UBC Social Ecological Economic Development Studies (SEEDS) Student Reports

"Grown in Your Backyard": Linking Bernoulli’s Bagels to the UBC Farm in an Effort to Localize the Food.. Brighton, Cara 2010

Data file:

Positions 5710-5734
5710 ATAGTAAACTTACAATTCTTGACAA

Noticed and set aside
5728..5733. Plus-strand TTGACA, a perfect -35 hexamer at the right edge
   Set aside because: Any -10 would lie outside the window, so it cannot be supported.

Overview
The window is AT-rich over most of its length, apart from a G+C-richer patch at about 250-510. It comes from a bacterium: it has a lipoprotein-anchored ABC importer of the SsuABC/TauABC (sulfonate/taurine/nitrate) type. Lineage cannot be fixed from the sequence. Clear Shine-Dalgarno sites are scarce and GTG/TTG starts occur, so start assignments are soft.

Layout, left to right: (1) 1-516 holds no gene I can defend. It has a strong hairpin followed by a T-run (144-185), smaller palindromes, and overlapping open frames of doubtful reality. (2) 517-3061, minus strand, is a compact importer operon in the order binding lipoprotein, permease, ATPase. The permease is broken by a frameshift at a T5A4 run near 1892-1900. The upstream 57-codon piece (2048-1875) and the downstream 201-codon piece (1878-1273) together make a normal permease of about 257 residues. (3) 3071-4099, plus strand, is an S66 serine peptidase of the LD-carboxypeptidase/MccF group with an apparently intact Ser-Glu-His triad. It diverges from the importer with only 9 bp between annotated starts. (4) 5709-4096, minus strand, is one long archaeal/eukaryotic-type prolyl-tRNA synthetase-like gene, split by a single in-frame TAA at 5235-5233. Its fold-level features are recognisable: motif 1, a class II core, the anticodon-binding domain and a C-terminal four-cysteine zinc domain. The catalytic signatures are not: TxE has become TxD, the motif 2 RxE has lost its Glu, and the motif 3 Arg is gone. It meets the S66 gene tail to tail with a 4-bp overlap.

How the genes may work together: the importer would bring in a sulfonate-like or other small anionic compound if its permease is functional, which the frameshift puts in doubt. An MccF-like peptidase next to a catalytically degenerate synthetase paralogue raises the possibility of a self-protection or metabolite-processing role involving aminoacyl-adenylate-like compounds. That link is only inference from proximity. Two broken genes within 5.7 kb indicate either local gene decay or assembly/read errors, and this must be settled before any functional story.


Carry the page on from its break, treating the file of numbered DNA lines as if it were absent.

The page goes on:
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    "Grown in Your Backyard": Linking Bernoulli’s Bagels to the UBC Farm in an Effort to Localize the Food System              AGSC 450 Group 20:  Cara Brighton Emily Doyle-Yamaguchi Kaitlin Enns Whitney Stevenson Julie Willis Spencer Kelly & Roanne Millman TABLE OF CONTENTS:  Section                                                                                                                           Page  1  Abstract…………………………………………………………………………..……3  2  Introduction…………………………………………………………………………3-5  3  Problem Definition……………………………………………………………….....5-6  4  Vision Statement and Value Assumptions………………………………………...6-7  5  Methodology…………………………………………………………………………7-9  6  Findings…………………………………………………………………………...10-12  7  Discussion…………………………………………………………………………12-16     7.1 Validation for Our Project        7.1.1 Social Benefits        7.1.2 Economic Benefits        7.1.3 Environmental Benefits     7.2 Challenges  8  Recommendations…………………………………………………………….......16-21     8.1 Roll-Out Strategy to Market Local Food at Bernoulli's Bagels     8.2 Future Recommendations for Marketing    8.3 Implementation Strategy  9  Conclusions…………………………………………………………………………...22  References……………………………………………………………………................23  Appendices……………………………..…………………………………………....24-28     Appendix 1: Sample Logo…………………………………………………………...24     Appendix 2: Sample Poster……………………………………………………….....24     Appendix 3: "Fresh Sheet"……………………………………………………….....25     Appendix 4: Cream Cheese Recipes………………………………………………...26     Appendix 5: Cream Cheese Cost Analysis………………………………………….27     Appendix 6: Taste-test Results .......................……………………………………...28     1   Abstract  The University of British Columbia (UBC) campus offers a diverse variety of food options through the various food outlets overseen by the Alma Mater Society (AMS) and UBC food services. Much of the food provided by campus retailers has traveled a great distance, which is associated with negative environmental and social impacts. This project aims to improve the sustainability of the UBC food system. In order to accomplish this task, an increase in local and seasonal foods needs to be incorporated into campus menus.  As a group working on scenario three, our goal was to incorporate UBC Farm produce into UBC food service outlets, specifically the menu items at Bernoulli’s Bagels. Our group also investigated methods of marketing these new options to the public through both educational and promotional materials. Based on a literature review, interviews with stakeholders and informed opinions we concluded that incorporating produce from the UBC Farm into existing items (i.e. cream cheese) and marketing those as niche products would accomplish our goals. Our niche is providing quality products with extreme value, which are novel because they are so locally sourced. The use of a UBC Farm label coupled with educational material and promotional events hosted in partnership with key groups will generate broad-based support for our initiative. 2   Introduction Globalization in the 20th and 21st centuries has largely been characterized by a widening global marketplace and export-oriented industrialization. As a result, there has been a significant shift away from traditional subsistence farming lifestyles towards cash- crop oriented agriculture largely designed for export. This trend can be seen to negatively impact food system sustainability globally and is a development requiring urgent attention. In 2005, an estimated $2.4 billion in food products were exported from British Columbia alone, while the total Farm and food imports were estimated to be roughly $3.3 billion (BCMAL, 2006). This dependence on external distant resources closely resembles the purchasing habits of a typical local business or family, and is a telling example of the lack of sustainability apparent in the Canadian and global food system. Agriculture has played a significant role in the development of the UBC campus, with the first Farm being established on campus in the early 1900s (UBC Farm, n.d.). This Farm encompassed its present day location, as well as northern and main-campus areas. To accommodate increasing student enrollment, agricultural lands were shifted to mid-campus in the 1950s, where they remained until the mid-1970s when development again forced a move to the southern end of campus (UBC Farm, n.d.). At present the UBC Farm is a twenty-four hectare area which serves teaching and research as well as community Farming purposes. This Farm is valuable not only from a research perspective but is also an example of working Farmland within the city of Vancouver (Quayle, Masselink, & Brunetti, 2000). The goal of the UBC Farm is the retention and re-creation of both Farm and forest lands within the campus of the University of British Columbia, and its development into “an internationally significant center for sustainable agriculture, forestry and food systems” (UBC, n.d.). The continued existence of the UBC Farm has been under debate for some time (UBC Farm, n.d.) and the continual growth of student population within the university is accompanied by parallel demands for space. Further, these concerns are compounded by the current UBC budget deficit. Twenty-two of the Farm’s twenty-four hectares are currently protected from development by a future academic/reserve status until 2012 (UBC Farm, n.d. and Quayle et al., 2000). After this time development could begin if the site is deemed no longer necessary for academic use (UBC Farm, n.d.). Considering the relevant implications for food security, there are a number of reasons why we should work to prevent the demise of the UBC Farm, and a number of ways which this can be achieved. Quayle et al. (2000) emphasized the need for the Farm to demonstrate cost- recovery and strong student and community involvement. If the academic and financial sustainability of the Farm is not established before the end of this protection period, the Farm will likely be forced to succumb to commercial development pressures. For this reason, establishing a partnership between Bernoulli’s Bagels (BB) and the UBC Farm will help incorporate the Farm as an integral part of the campus as well as integrate a higher degree of locality into the UBC food system, thereby showing it’s worth. 3   Problem Definition The University of British Columbia Food Systems Project (UBCFSP) was developed in 2001 with the goal of achieving a more sustainable food system on campus (Richer, 2006). This project is collaborative, aiming to assess the sustainability of the UBC food system and can be viewed as a model to be applied to the larger global food system. In past years, students have examined the weaknesses in our food system due to the increased separation of people and their food sources. This year, our task was to increase local and seasonal food into the campus food system through the incorporation of Farm produce into menu items at Bernoulli’s Bagels. As a result of globalization of the food system, products are traveling ever greater distances and requiring larger amounts of energy (Lang & Heasman, 2004). Consumers are increasingly disconnected from their food and developing nations are being exploited (Lieblein, Francis, & Torjusen, 2001; Halweil, 2002). Furthermore, internationally sourced foods can be seen to have negative effects on social sustainability as local cuisine is often displaced along with local crop varieties and agricultural practices (Halweil, 2002). Locally produced food is more environmentally sustainable due to the decreased distance traveled and associated lower fossil fuel costs. Local food also allows for a higher degree of contact between producers and consumers through such practices as Farmer’s markets (Halweil, 2002; Lang & Heasman, 2004). This is particularly relevant given the projected expansion of the UBC community. Our specific task for scenario three involved incorporating produce from the Farm into menu items at BB. The factors of importance which govern the sourcing of UBC food include volume, quality, seasonality, and price as well as the production limitations of the UBC Farm. Another component of our scenario was to develop accompanying promotional and educational materials for the products being incorporated into the menu at BB. 4   Vision Statement and Value Assumptions The ways in which we interpret the meaning of sustainability are dependent upon our underlying values. This applies to the UBC food system as well as our everyday lives. Our group members originate from a variety of backgrounds and cultures, thus bringing a multitude of different perspectives. We believe that the diversity in our group allowed for a more holistic approach to the issues associated with this project, increasing the value of our vision and recommendations. Our desire to increase the sustainability of the UBC food system is founded on a weak anthropocentric paradigm. This value system is defined by the placement of a higher value on the well-being of humankind, while considering that our continued survival is dependent on the maintenance of a healthy ecosystem (O’Neill, 1997). Apart from our group’s vision it was also important to consider the philosophy of BB. Although concerned with profits, BB maintains a strong commitment to “fresh wholesome, quality ingredients.” They are concerned with sustainability, practicing composting, recycling, and attempting to source locally whenever possible, as well as offering incentives for the use of reusable containers. Seven “guiding principles” were developed by the UBCFSP partners with a vision of a sustainable campus food system in mind. Overall our group agreed that these seven principles are an excellent framework for our collective vision of a more sustainable campus food system. Re-localization of the UBC food system allows for many benefits, including a re-connection between producer and consumer, increased awareness of the advantages of supporting local agriculture, and a greater general sense of community (Halweil, 2002). Benefits of local food include: increased freshness and associated nutrition, a decrease in fossil fuel use with the associated environmental implications, and supporting the local economy, with its associated social benefits (Halweil, 2002). All of these benefits are in line with the seven guiding principles laid out for this food systems project. 5   Methodology  Upon receiving our task, we reviewed previous reports relating to our scenario to gain an overall understanding of what had been accomplished to date. Group 13's paper from UBCFSP 2006 provided a model for implementing local food into UBC campus food service outlets. This gave us insight on successful strategies used and challenges faced when addressing a similar scenario at a different location.  Group three from UBCFSP 2006 developed a seasonal menu with recipes for BB, however they neglected to contact BB directly and did not test their recipes on customers.  From our knowledge of community based action research, we worked to build relationships with all stakeholders to gain support for our project.  With the "Look, Think, Act" steps in mind, we sought out the BB menu along with the UBC Farm produce availability list to see what menu items and ingredients we had to work with. In order to further understand the workings of BB, we interviewed the manager and asked a list of questions regarding popularity of items, production processes and her expectations towards her partnership to the project. The results of the interview directed us to the AMS Food and Beverage manager in charge of purchasing and procurement. With this information, we turned to Sprouts for an alternative option for UBC Farm produce distribution.  To determine consumer demand, we reviewed the SEED'S report, "Homegrown," and proceeded to conduct an informal survey to BB customers. We discussed the possibility of substituting UBC Farm produce for preexisting ingredients or whether to create an entirely new UBC Farm item for BB. With the information we gathered, our group determined that the most appropriate approach would be creating flavoured cream cheese incorporating UBC Farm produce. We developed and prepared three recipes for flavoured cream cheese using seven ingredients from our list of UBC Farm produce, specifically ones that had the potential for growth (A. Frye, personal communication, March 14, 2007). We call these Berry-licious, Garlic and Herb Medley and Squashed. Recipes can be found in Appendix 4.  The following day, we prepared the bagels with our three cream cheese options and sampled them outside of BB. During the taste testing we questioned participants on their opinions and willingness to buy the cream cheese. During the taste testing we spoke with the AMS Vice President of Administration who supported our project and was willing to promote it to the senior administrator.  The next phase of our project focused on marketing. We contacted Aron Bjornson, the marketing manager of Capers to inquire about how to effectively market our product. We also reviewed other campus initiatives such as Sustainable SFU, which inspired the development of our “Fresh Sheet” (See Appendix 3). Other specific tools for marketing that we developed include: a UBC Farm logo sticker1 and a poster of UBC Farm's location in relation to BB. The sticker was modeled after the UBC Farm logo but incorporates BB and the slogan, "Grown in your backyard," and "Eat fresh, eat local, eat Bernoulli's" (See Appendix 1).  The Local Food Directory poster draws from the familiar format of shopping mall directories and includes the location of both BB and the UBC Farm, as well as a comparison of the distance food travels from the Farm versus a typical provider (See Appendix 2). Lastly, we determined the quantity, cost, and availability of the produce used to develop our cream cheese. To formulate the recipes, we determined proportions needed for the standard size of cream cheese used by BB (See Appendix 4). Using the prices provided by representatives of the UBC Farm, we determined the respective costs of preparing one batch of cream cheese (See Appendix 5). In addition we researched the availability and advanced notice needed by the Farm for planting and harvesting the required ingredients.  6   Findings  Given the popularity of bagels and cream cheese we decided to develop flavoured cream cheese that incorporates UBC Farm produce. The manager expressed support for seasonal nature of this idea. We determined that desirability exists, but more work is needed in terms of feasibility. For instance, our consultation with the AMS food and beverage purchaser revealed that the substitution of UBC Farm eggs (an option we considered) would increase their food costs by approximately $18,000.  Another option was to use Sprouts as a distributor of UBC Farm produce.  This seemed like a valid option since Sprouts already receives shipments of produce weekly throughout the fall for sale and orders could easily be centralized as requested by the UBC Farm.  We discovered however, that Sprouts receives minimal produce from the Farm as they are committed to other suppliers. Discussions with Mark and Amy from the Farm revealed their interest in expanding direct sales to campus outlets. However they are faced with numerous challenges including limited and unpredictable supply, competitive pricing and being unable to meet present demands. Mark did however indicate that selling herbs to the AMS would "fill a niche that had yet to be filled" as well as create demand for a less purchased product (M. Bomford, personal communication, March 14, 2007).   The Farm is also very proactive about increasing connections with UBC campus versus other more profitable ventures, recognizing the potential to increase social value through campus-Farm relationships.  During our taste-test, we surveyed approximately 30 participants and determined desirability for our flavoured cream cheese. The results showed 85%, 100%, and 90% willingness to buy our Berry-licious, Garlic and Herb Medley and Squashed cream cheese, respectively (See Appendix 6). In addition, to determine the willingness to buy our product, we collected comments regarding the taste and areas for improvement.  A study conducted by students from the Sauder School of Business as part of the SEEDS2 project found that 71 per cent of UBC students interviewed supported the idea of incorporating more locally-produced food into campus food outlets (Aikins et al. 2004). The challenge is overcoming barriers such as price-sensitivity and a lack of appreciation for the multiple kinds of value that local food provides (Aikins et al. 2004). Some of the strategies outlined by Aikins et al. (2004) include launching an educational-marketing campaign to increase awareness about local food and in doing so affect consumer behaviour; as well as cross-subsidizing menu prices.  Our interview with Aron Bjornson allowed us to gauge the potential effectiveness of these suggestions. When asked about whether he believed the Sauder students’ approach would be effective, he provided the following insights: when it comes to marketing food on the basis of increased awareness, there exist four "gateways" for successfully reaching your customer. These include concern for your children, allergies, illness and aging. Generally speaking, most undergraduate students do not fit into any of these categories. According to Bjornson (2007) an effective alternative would be to market on the basis of "taste", a sense of novelty (hence "Grown in Your Backyard") and extreme value. The importance of marketing the "extreme value" of local food reinforces his opinion that cross-subsidizing the cost of the food is counter-productive. The local food movement is trying to teach people that local food is better and so deserves priority where food purchase decisions are made. To paraphrase Bjornson (2007) as he cited the case of Starbucks: people do not complain about paying extra for their Starbucks coffee- they pay more because they believe they are getting "more", even if it is just coffee. Bjornson provided a good "second opinion" for how to approach marketing local food at UBC. His advice, along with findings provided by Aikins et al. (2007) and our own investigation, justify our choice of marketing strategies. 7   Discussion 7.1  Validation for our project  There are many positive and highly beneficial outcomes that will be achieved if our project is taken though to the final stage of implementation. These outcomes include social, economic, and environmental benefits that we feel are significant in validating our project. Social Benefits One of the main goals of our project is to increase public awareness (especially on the UBC campus) about the benefits of eating locally. Though currently focused on promoting local food available at BB, our long-term goal is an overall increase in local food consumption from a variety of retailers, both campus and city-wide. As part of raising awareness, it is important to communicate the superior flavour, freshness and hence superior nutritional value, of locally produced food as these benefits serve as the rationale for gaining greater support. The result would be a higher demand for BB's products, as well as a greater social consciousness surrounding food in general. From that consciousness also stems stronger ties to the people producing that food and an enhanced sense of community, as each food item brings with it faces and a story. In this case the story is about UBC Farm. Our marketing campaign therefore aims to promote products sold at BB, while more importantly encouraging greater on-campus interest in the UBC Farm as an important food and educational resource. Spreading the word about the Farm would help further valuable campus connections such as the pursuit of directed studies projects or incorporating the Farm into class curriculums. Ultimately, we hope to raise an awareness and appreciation of the Farm such that the university can realize its value and be enthusiastic about preserving it. Economic Benefits The proposed partnership between the UBC Farm and BB presents an opportunity for enhanced economic viability for both parties. Firstly, the direct-Bernoulli’s-to-Farm purchasing operation means that there are no “extra fees” associated with middle-men, and therefore no need to raise prices on either end to compensate. In this situation, the Farm gets a fair price for their goods which is likely higher then they would receive from a middleman, while Bernoulli’s likely pays a lower price and receives a much fresher product. Further, the proximity of the Farm to Bernoulli’s eliminates expensive shipping and storage costs. Direct purchasing between BB and the UBC Farm also enhances the local (UBC) economy as a result of the multiplier effect. When money is spent in a community, the effects of that spending are multiplied as "each purchase you make triggers purchases by others" (Shuman, 2006, p.41). Furthermore, "[t]he more times a dollar circulates without leaving that area, the more income, wealth, and jobs it generates" (Shuman, 2006, p.41). A local food system necessarily facilitates this kind of economic vitality by keeping spending within the local economy. A partnership between a local food producer and a local food provider can therefore benefit the local community in ways that sourcing from an external or foreign company would not allow.  Environmental Benefits It is the environmental benefits to be gained from this partnership however, that are one of the principal driving forces behind this project. Primarily, decreased “food miles” associated with the geographic proximity of the UBC Farm and BB would increase the sustainability of the UBC food system. Decreasing fossil fuel use and greenhouse gas emissions reduces climate change impacts, which so intensely and adversely affect our global food system. It has become clear that unmitigated climate change has and will continue to have devastating effects on the Earth’s ecosystem, including losses in biodiversity and the inability for the Earth to support the current population. Further, through supporting UBC Farm produce, we also know that we are supporting sustainable growing methods which do not involve health and ecosystem- damaging chemical fertilizers and pesticides, and less fossil-fuel intensive means of production. 7.2   Challenges  At present there is an excess in demand for UBC Farm produce. The Saturday Markets, running from early June till mid October are quite successful and are the main source of income for the Farm (A. Frye, personal communication, March 14, 2007). Consequently the UBC Farm may not be able to handle the increased demand resulting from incorporating Farm produce into AMS Food Service outlets.  The Farm backed out of a contract which would have introduced their produce into the menu of Pie R² because they were not confident they could consistently supply their produce (G. Wright, personal communication, March 14, 2007).  Unforeseen events led to a decrease in production, and an event like this could happen once again.  The Farm is said to be increasing production by 15 percent (M. Bomford, personal communication, March 14, 2007), however this may not be enough to cover the increase demand needs of a vendor like BB.  Labour is also an issue at the Farm, and a further increase in demand would exasperate the shortage. In response to these challenges, our group proposes several ideas to make the Farm-AMS relationship more viable. The idea of community supported agriculture was one suggestion for helping the Farm with supply problems. This system works through pre-paying for orders of produce, so that the Farm would have income to use during the growing season, when it is most needed. The Farm would then deliver the produce as it becomes available. The AMS however, is not interested with this kind of situation and their regulations do not allow for prepaying for products (N. Gregory, personal communication, March 15, 2007). Our group also suggested preserving Farm produce so that BB could utilize Farm produce throughout the year, potentially solving the seasonality problem of the Farm. To address the Farm's labour shortage, a possible solution would be to create an opportunity during which AGSC 100 students could apply their community service volunteer hours. Additional benefits would be the early exposure and increased awareness of the UBC Farm and an appreciation of local produce for first year students. This would foster a sense of community as well as understanding the process from "Farm to fork". The next option was to approach Sprouts regarding combining orders from UBC Farm as well as storage availability. We discovered however, that this would create additional work for both Sprouts and the AMS food distributors.  If Sprouts and BB were to build a partnership, this would create another intermediate in the food distribution system leading to further barriers for both parties. Given that UBC Farm cannot compete with quantity, selection or prices of wholesalers currently supplying produce to the AMS food outlets, further investigation into the delivery and distribution of UBC Farm, as well as other locally-sourced produce, is needed.  We took the recommendation of Group 3 from UBCFSP 2006 to perform a taste test to determine the salability of our product and proceeded to test our three cream cheese recipes with BB customers.  Group 3 was only able to test their recipes amongst themselves, a relatively small sample size, whereas Group 13 tested their pizzas with customers of Pie R² with favourable results.  Our results revealed that there currently is a market for our cream cheese creations.  Customer acceptance is an essential step in the introduction of a new product into a food service operation to help ensure the success and long-term viability of the product. 8    Recommendations  To address many of the supply-side issues discussed, we recommend slowly incorporating UBC Farm produce into AMS food outlets, beginning with ingredients for flavoured cream cheese. Our recipes would use produce whose demand is yet to be exhausted, particularly herbs, thus reducing pressure on the Farm to increase its production capacity. Distribution remains to be solved, however, and we recommend that appropriate solutions be researched by future AGSC 450 groups.  As for demand-side issues, the following is a "Roll-Out Strategy" for marketing our product idea and local food in general to students at UBC, after which we provide some suggestions for future marketing endeavors.   8.1 Roll-Out Strategy to Market Local Food  In order to encourage students to prioritize buying locally-produced food, we propose a marketing strategy that 1) communicates the high quality of the food itself and 2) illustrates the multiple benefits associated with buying locally-produced food. UBC Farm produce is closer to BB, making it not only fresher but also less exposed to potentially harmful compounds, such as carbon emissions, having spent less time in transit. Given that delivery distance is greatly reduced, UBC Farm produce spends more time maturing in the field, enhancing the taste and flavour. This information must be made explicit to BB's current and potential customers. Hosting a promotional event in partnership with certain groups at UBC, such as the Student Wellness Centre and the Campus Sustainability Office, during the first 2 weeks of school, provides an ideal opportunity. We recommend having a table outside of BB, where a nutritionist is available to answer questions about the health benefits of local food, along with representatives from other partner groups to address issues of sustainability. Adding fun elements such as a mascot, for example "Bernoulli the Bagel", who would distribute UBC Farm cream cheese and bagel samples and/or attract passers-by to spin the "Local Food Trivia" wheel (another suggested fun element to include). The latter would engage students in an entertaining way, while relating the local food and its benefits and raising awareness about the fact that BB offers food fresh from "[our] backyard".  Other recommended tools to promote UBC Farm-sourced food available at BB, include an informational flyer that we call the "Fresh Sheet", large posters that emphasize the proximity and thus, the novelty of food sourced from the UBC Farm; a label to identify items with UBC Farm-sourced ingredients ("Grown in Your Backyard") and stickers of this label that can be distributed. The Fresh Sheet would provide clear and succinctly presented information about the benefits of local food, for example enhanced nutrition and taste, as well as contributing to community vitality and a stronger local economy. Meanwhile the posters would tell more about the source itself: UBC Farm, and illustrate the direct and close connection between what the customer has just bought from BB and the field in which their food's ingredients have been grown. In essence, these are meant to be eye-catching, yet educational and have the ability to reel the reader into learning more about local food. The label and sticker would offer further support by identifying locally-sourced ingredients, as well as promoting BB's provision of and support for local food. The table below (Figure 1) summarizes how these elements would contribute to achieving the goals and objectives of the Roll-Out Strategy as a whole. Sample materials are also available in the Appendices section of this report.            Summary of goals, objectives and recommended actions of Roll-Out Strategy to market local food sold by  Bernoulli's Bagels: Goals  Objectives  Actions Obtain support from various UBC groups to market local food initiatives. §   Form partnerships with key groups (UBC Farm, AMS Food and Beverage Services, Student Wellness Centre, Sustainability Office, Faculty of Land and Food Systems) §   Meet with potential partners §   Negotiate terms of partnership through central task force §   Organize for promo event to take place outside of Bernoulli's during first 2 weeks of school Promote the multiple benefits of buying local food, particularly amongst students §   Use educational materials and promotional events to increase awareness about the benefits of local food §   Create flyer (see sample "Fresh Sheet" in Appendices section) that includes benefits of local food- place at point-of-purchase location, in residences, other high traffic areas such as SUB bathroom stalls, as well as create web version §   Host promotional event outside Bernoulli's during first 2 weeks of school §   Create sticker of "Grown in Your Backyard" label to hand out at promotional events in general (See sample in Appendices section)- would include website that takes viewer to web version of "Fresh Sheet" Promote the novelty of buying food sourced from the UBC Farm, particularly amongst students §   Increase student awareness of the source of their local food (UBC Farm) §   Create poster that tells which foods that can be bought are sourced from the UBC Farm §   Include information about avg. travel distance from UBC Farm vs. "normal" sources §   Place in key locations such as near Bernoulli's, in Residences, etc. §   Put "Grown in Your Own Backyard" label next to Bernoulli's menu items with UBC Farm ingredients Figure 1. Roll-Out Strategy 8.2   Future Recommendations for Marketing In addition to the suggestions made above, our group recommends:  1. Extending the scope of partnerships to include more groups, such as Imagine UBC, the UBC Bookstore, or Responsible Consumption Week organizers; 2. Producing inserts that would be sent out to students with any Land and Food Systems Faculty-related mail, which would briefly inform of the benefits of local food and where it can be purchased at UBC; 3. Adding the "Grown in Your Backyard" logo to the Imagine FirstWeek clipboards and/or Responsible Consumption Week reusable mugs (the latter of which would also briefly inform of the benefits of local food and where it can be purchased at UBC); 4. Creating a page to be included in the AMS agenda that also tells about the benefits of local food and where it can be purchased and- 5. Hosting a promotional event in conjunction with FarmAde, where representatives from the UBC Farm would be in the SUB the day of, or prior to FarmAde, to tell students about the use of their produce at AMS food outlets, such as Bernoulli's Bagels; more information about the benefits of local food, and information about UBC Farm itself. 8.3. Implementation Strategy The strength of our report lies in our findings and recommendations pertaining to increasing demand for our cream cheese products. We do have some suggestions for making our idea a reality, however. To begin with, BB and UBC Farm would agree to the terms of their partnership. This includes price of goods provided by the UBC Farm, in addition to time, place and means of delivery. A draft contract was designed by directed studies student, Jessica Fuller, and serves as a good template for initiating a formal agreement.  The table below (Figure 2) outlines when orders for different ingredients need to be placed and approximately how much of each will be required. It is important to note that this only a rough outline of steps to be undertaken and considerably more time is needed to ensure the feasibility of getting UBC Farm produce to BB and into UBC students' hands. We recommend that UBC Farm and BB begin meeting as soon as possible to discuss details of delivery and pricing, should they be interested in our product idea as the starting point for their partnership. Information Overview for Placing Orders (See Appendix 5 for more details about costing) Ingredients (for each cream cheese) Amount (per 1.5 kg of cream cheese) Cost ($) Place Order By: (for Sept 2007 use, as per information provided by Gavin Wright from the UBC Farm) Berry-licious Mixed berries  2.5 pint  3.00  Blackberries available in abundance, however not clear what ordering requirements are Herb Medley Garlic cloves  0.12 lb  10.00  1 year advance notice required for ensured custom ordering; otherwise check for availability during August Dill, fresh  0.09 lb  2.00  Late Spring 2007 Basil, fresh  0.07 lb  2.00  Late Spring 2007 Chives, fresh  0.08 lb  2.00  Info not provided Squashed Butternut squash  3.3 lb  2.00  April 2007, follow up required during August. Rosemary, fresh  0.4 lb  1.50  Anytime Carrots  0.0084 kg  20.00  June 2007 Figure 2. Ordering Overview 9 Conclusion            While it will be challenging to incorporate UBC Farm produce into BB's menu, it is still possible. Furthermore the many benefits described earlier make this a partnership worth pursuing.  Our findings revealed that the largest barriers hindering implementation are lack of adequate supply of certain ingredients from the Farm, increased cost of produce, and lack of public knowledge of the benefits of local foods. To facilitate future large scale transitioning to a more local menu, we have developed a number of marketing tools that will help to raise consumer awareness of the benefits of local sourcing. Through the creation of partnerships we hope that these benefits will be widely promoted and the UBCFSP will gain even more support. Our recipes and marketing strategy provide a starting point for increasing the use of local food at UBC, as we strive to create a model for change both on campus as well as in larger food systems.                      References:  British Columbia Ministry of Agriculture and Lands. (2006). Fast Stats: Agriculture,      Aquaculture and Food. Retrieved April 6, 2007, from      http://www.agf.gov.bc.ca/stats/faststats/FastStats_2006.pdf  Group 3. UBC Food System Project V: Education, Awareness and Re-Localization of the      UBC Food System. AGSC 450 LFC III, Fall 2006.  Retrieved January 30, 2007, from      http://www.webct.ubc.ca/SCRIPT/agsc_450/scripts/serve_home  Group 13. UBC Food System Project V: Awareness and Re-Localization of the UBC      Food System. AGSC 450 LFC III, Fall 2006. Retrieved January 30, 2007, from      http://www.webct.ubc.ca/SCRIPT/agsc_450/scripts/serve_home  Halweil, B. (2002). Homegrown: The Case for Local Food in a Global Market.      Worldwatch paper 163. Worldwatch Institute.  Lang, T. & Heasman, M. (2004). Food Wars: The Global Battle for Mouths, Minds and      Markets. London: Earthscan.  Lieblein, B., Francis, C.H. & Torjusen, H. (2001).  Future interconnections among      ecological Farmers, processors, marketers, and consumers in Hedmark Country,      Norway: Crating Shared Vision. Human Ecology Review, 8 (1), 60-70.  O’Neill, O. (1997). Environmental Values, Anthropocentrism and Speciesism.      Environmental Values, 6, 127-142.  Quayle, M., Masselink, D., & Brunetti, A. (2000). Re-inventing the UBC Farm: Urban      Agriculture and Forestry on the Point Grey Campus. Retrieved April 6, 2007, from      http://www.landfood.ubc.ca/ubcFarm/documents/reinvent.pdf  Richer, L. (2006). The UBC Food System Project (UBCFSP): Summary Report 2006.      Retrieved January 30, 2007, from      http://www.webct.ubc.ca/SCRIPT/agsc_450/scripts/serve_home  Schuman, M. (2006). The Small-Mart Revolution: How local businesses are beating the      global competition. San Francisco, Berrett-Koehler Publishers, Inc.  UBC Farm. (n.d.). The Centre for Sustainable Food Systems at UBC Farm. Retrieved      April 6, 2007, from http://www.landfood.ubc.ca/ubcFarm/  Appendices- Appendix 1: Sample Logo     Appendix 2: Sample Poster    Appendix 3: “Fresh Sheet”       Appendix 4: Cream Cheese Recipes  1) Berry-licious Cream Cheese Yield: ~2L      Prep time: 5 min Portion Size: 2 Tbsp (30mL) # of Servings: 67 Step # Ingredients Amount (g/mL) Amount Other Method 1 Philadelphia cream cheese 1.5kg 1.5L  Mixed berries, fresh or frozen 1kg 2lbs 6 cups Thaw berries. 2    Combine ingredients together.  Mix thoroughly.  2) Garlic and Herb Medley Cream Cheese Yield: ~1.5L      Prep time: 15 min Portion Size: 2 Tbsp (30mL) # of Servings: 50 Step # Ingredients Amount (g/mL) Amount Other Method  Philadelphia cream cheese 1.5kg 1.5L 1 Garlic cloves 54g 0.12lbs 6 Tbsp Mince garlic. 2 Dill, fresh 40g 0.09lbs 12Tbsp Chop. 3 Basil, fresh 32g 0.07lbs 12 Tbsp Chop. 4 Chives, fresh 36g 0.08lbs 12 Tbsp Chop. 5    Combine ingredients together.  Mix thoroughly.  3) Squashed Cream Cheese Yield: ~2L      Prep time: 15 min Portion Size: 2 Tbsp (30mL)    Cook time: 30 min # of Servings: 67 Step # Ingredients Amount (g/mL) Amount Other Method  Philadelphia cream cheese 1.5kg 1.5L 1 Butternut squash 1.5kg 3.3lbs 10 cups Bake whole squash on a tray for 30 minutes, or until soft.  Cool.  Cut in half and core innards. 2 Carrots 183g 0.4lbs 1.5 cups Peel.  Steam until soft.  Chop. 3 Rosemary, fresh 8.4g 0.02lbs 4 Tbsp Chop. 4    Combine ingredients together.  Mix thoroughly. Appendix 5: Cream Cheese Cost Analysis  1) Berry-licious Cream Cheese Ingredient A.P. Units Cost A.P. ($) Amount used Cost ($) Cream cheese 1.5kg 14.23** 1.5 kg 14.23 Mixed berries 1 pint 3.00* 2.5 pints 7.50  Total Raw Food Cost: $ 21.73 Cost per serving (2 Tbsp):  $ 0.33   2) Garlic and Herb Medley Cream Cheese Ingredient A.P. Units Cost A.P. ($) Amount used Cost ($) Cream cheese 1.5kg 14.23** 1.5 kg 14.23 Garlic cloves /lb 10.00* 0.12lb 1.20 Dill, fresh /bag 2.00* 0.09lb 0.18 Basil, fresh /bag 2.00* 0.07lb 0.14 Chives, fresh /bag 2.00* 0.08lb 0.16  Total Raw Food Cost: $ 15.91 Cost per serving (2 Tbsp):  $ 0.32   3) Squashed Cream Cheese Ingredient A.P. Units Cost A.P. ($) Amount used Cost ($) Cream cheese 1.5kg 14.23** 1.5 kg 14.23 Butternut squash /lb 2.00* 3.3lb 6.60 Carrots /lb 1.50* 0.4lb 0.60 Rosemary, fresh /bag /kg 2.00* 20.00 0.02lb 0.0084kg  0.17  Total Raw Food Cost: $ 21.60 Cost per serving (2 Tbsp):  $ 0.32  *Prices quoted from Amy Frye, Marketing Coordinator at UBC Farm ** Prices quoted from N. Gregory, AMS Purchaser              Appendix 6: Taste Test Results  Results for Cream Cheese Taste Testing Question: Would you buy this cream cheese? 0 5 10 15 20 25 30 Berry-licious Garlic and Herb Medley Squashed N um be r o f R es po ns es Yes No                            1 Permission was obtained from Mark Bomford for use of the UBC Farm logo. 2 Social, Ecological, Economic Development Studies